Agnostic historian and author Tom Holland initially believed Christianity ushered in “an age of superstition and credulity.” It’s a commonly held notion among non-Christians that Christianity held back culture until the Enlightenment.
But as Holland advanced in his research he soon discovered how little we have in common with the ancient pagan world, and just how much we owe to Christianity. It was the birth of Christianity that shaped much of what we value in Western society in terms of human rights, culture, and rule of law.
In an article posted in the New Statesman titled, Why I was wrong about Christianity, Holland explains: “In my morals and ethics, I have learned to accept that I am not Greek or Roman at all, but thoroughly and profoundly Christian.”
“Familiarity with the biblical narrative of the crucifixion has dulled our sense of just how completely novel a deity Christ was… Most of us who live in post-Christian societies still take for granted that it is nobler to suffer than to inflict suffering. [Christianity] is why we generally assume that every human life is of equal value.”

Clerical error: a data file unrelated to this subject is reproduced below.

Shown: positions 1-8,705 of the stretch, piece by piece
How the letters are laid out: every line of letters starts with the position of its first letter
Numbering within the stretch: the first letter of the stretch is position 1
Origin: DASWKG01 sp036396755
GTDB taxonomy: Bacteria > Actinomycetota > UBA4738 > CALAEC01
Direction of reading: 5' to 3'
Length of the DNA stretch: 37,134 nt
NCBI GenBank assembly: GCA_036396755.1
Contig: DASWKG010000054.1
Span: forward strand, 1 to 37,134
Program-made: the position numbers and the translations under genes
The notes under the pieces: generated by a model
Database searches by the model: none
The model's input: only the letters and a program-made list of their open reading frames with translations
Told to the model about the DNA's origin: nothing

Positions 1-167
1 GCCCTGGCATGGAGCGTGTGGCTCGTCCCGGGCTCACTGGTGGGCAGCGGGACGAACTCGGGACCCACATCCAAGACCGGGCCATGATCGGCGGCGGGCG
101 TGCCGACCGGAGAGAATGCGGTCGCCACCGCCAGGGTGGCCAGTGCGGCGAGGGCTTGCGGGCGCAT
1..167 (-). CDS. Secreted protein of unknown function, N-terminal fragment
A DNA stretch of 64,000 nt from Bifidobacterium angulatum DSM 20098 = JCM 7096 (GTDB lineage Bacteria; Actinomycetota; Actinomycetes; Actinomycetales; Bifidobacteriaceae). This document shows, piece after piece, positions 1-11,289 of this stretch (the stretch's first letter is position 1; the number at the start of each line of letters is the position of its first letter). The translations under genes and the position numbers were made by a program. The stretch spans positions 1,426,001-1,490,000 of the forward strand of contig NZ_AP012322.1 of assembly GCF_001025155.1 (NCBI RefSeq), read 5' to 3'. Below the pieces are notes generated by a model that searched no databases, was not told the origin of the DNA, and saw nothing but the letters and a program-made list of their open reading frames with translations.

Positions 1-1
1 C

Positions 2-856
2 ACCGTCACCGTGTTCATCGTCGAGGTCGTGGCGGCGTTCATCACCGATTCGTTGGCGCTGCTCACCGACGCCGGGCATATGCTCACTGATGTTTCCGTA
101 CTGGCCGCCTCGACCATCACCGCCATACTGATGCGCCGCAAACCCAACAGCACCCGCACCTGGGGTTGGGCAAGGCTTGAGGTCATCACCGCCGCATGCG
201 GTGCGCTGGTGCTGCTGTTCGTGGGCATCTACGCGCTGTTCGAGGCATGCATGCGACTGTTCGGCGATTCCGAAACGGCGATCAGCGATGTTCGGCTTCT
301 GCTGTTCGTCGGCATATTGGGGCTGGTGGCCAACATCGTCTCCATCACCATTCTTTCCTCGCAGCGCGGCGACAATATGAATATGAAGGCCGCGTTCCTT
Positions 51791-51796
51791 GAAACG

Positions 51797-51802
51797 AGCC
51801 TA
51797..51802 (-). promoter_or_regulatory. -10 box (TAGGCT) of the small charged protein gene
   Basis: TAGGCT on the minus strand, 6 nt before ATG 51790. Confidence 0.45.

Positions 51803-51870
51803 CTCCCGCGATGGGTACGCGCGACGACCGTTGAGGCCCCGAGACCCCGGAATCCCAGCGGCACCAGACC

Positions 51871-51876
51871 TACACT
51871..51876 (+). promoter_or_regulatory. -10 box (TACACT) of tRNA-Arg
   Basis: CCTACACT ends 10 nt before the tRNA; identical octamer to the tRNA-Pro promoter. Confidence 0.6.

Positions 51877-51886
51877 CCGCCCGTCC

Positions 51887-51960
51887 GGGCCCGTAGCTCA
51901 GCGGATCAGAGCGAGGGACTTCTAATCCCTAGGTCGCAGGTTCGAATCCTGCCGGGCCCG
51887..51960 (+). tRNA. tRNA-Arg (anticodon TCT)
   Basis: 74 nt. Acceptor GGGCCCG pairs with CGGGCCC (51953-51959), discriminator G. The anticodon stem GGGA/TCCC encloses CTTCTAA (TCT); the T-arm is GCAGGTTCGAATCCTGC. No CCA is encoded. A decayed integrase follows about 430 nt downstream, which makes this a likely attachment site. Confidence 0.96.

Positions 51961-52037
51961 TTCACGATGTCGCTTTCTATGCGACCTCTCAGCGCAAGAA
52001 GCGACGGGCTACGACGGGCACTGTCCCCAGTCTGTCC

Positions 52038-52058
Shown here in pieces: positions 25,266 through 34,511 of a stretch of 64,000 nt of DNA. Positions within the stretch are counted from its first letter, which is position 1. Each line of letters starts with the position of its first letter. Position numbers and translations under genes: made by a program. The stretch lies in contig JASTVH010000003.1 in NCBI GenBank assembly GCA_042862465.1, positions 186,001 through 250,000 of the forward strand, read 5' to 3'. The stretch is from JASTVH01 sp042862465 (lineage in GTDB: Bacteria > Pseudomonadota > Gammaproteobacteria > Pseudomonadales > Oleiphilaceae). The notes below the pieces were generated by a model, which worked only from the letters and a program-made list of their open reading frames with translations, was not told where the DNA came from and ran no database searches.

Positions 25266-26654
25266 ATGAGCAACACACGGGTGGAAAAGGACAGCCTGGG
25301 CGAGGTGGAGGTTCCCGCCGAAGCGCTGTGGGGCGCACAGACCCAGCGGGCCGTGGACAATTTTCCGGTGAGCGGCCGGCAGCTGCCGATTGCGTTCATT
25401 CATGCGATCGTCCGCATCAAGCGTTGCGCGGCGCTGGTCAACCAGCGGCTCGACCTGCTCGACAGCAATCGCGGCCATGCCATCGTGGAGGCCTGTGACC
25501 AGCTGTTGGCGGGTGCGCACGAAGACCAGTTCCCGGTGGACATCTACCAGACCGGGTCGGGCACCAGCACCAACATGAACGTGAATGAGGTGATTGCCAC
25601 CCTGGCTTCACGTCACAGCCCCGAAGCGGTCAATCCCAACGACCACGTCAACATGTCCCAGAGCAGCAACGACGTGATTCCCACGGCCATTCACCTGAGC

Last week Holland sat down with N.T. Wright and Justin Brierley to discuss further how Paul the Apostle changed the world.
“Compacted into this very, very small amount of writing [the Apostle Paul’s letters] was almost everything that explains the modern world… [Not just the Western world], but also the way that the West has then moved on to shape concepts like international law for instance… the concepts of human rights, all these kind of things.
“Ultimately, they don’t go back to Greek philosophers, they don’t go back to Roman imperialism. They go back to Paul. His letters, along with the four Gospels are the most influential, the most impactful, the most revolutionary writings that have emerged from the ancient world.”